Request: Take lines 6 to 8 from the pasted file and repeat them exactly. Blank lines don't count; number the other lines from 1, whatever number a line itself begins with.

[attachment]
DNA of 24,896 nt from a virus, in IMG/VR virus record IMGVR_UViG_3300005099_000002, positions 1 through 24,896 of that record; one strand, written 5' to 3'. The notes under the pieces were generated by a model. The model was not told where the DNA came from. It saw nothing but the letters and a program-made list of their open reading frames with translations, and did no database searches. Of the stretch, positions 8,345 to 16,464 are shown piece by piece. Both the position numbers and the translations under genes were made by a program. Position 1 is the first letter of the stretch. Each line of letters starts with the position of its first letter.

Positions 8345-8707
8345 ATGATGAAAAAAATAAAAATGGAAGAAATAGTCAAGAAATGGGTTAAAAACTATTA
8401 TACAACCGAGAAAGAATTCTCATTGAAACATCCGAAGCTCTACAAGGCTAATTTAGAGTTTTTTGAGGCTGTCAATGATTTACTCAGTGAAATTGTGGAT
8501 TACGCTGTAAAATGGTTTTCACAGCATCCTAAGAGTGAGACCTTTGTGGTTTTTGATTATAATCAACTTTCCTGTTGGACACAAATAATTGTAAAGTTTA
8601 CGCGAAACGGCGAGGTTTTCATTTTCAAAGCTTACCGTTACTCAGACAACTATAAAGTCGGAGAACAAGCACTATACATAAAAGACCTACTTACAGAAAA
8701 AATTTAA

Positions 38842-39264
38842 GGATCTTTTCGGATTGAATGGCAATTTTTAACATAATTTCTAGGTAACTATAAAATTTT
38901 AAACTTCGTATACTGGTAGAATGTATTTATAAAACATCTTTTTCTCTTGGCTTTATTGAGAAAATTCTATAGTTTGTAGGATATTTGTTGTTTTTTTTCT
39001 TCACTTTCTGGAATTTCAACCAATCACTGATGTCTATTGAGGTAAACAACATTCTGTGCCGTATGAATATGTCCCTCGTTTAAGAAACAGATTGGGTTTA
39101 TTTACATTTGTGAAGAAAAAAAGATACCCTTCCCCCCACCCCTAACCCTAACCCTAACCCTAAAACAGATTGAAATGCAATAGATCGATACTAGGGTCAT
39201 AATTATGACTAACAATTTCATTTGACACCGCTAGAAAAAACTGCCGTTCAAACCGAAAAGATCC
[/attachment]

8601 CGCGAAACGGCGAGGTTTTCATTTTCAAAGCTTACCGTTACTCAGACAACTATAAAGTCGGAGAACAAGCACTATACATAAAAGACCTACTTACAGAAAA
8701 AATTTAA

Positions 38842-39264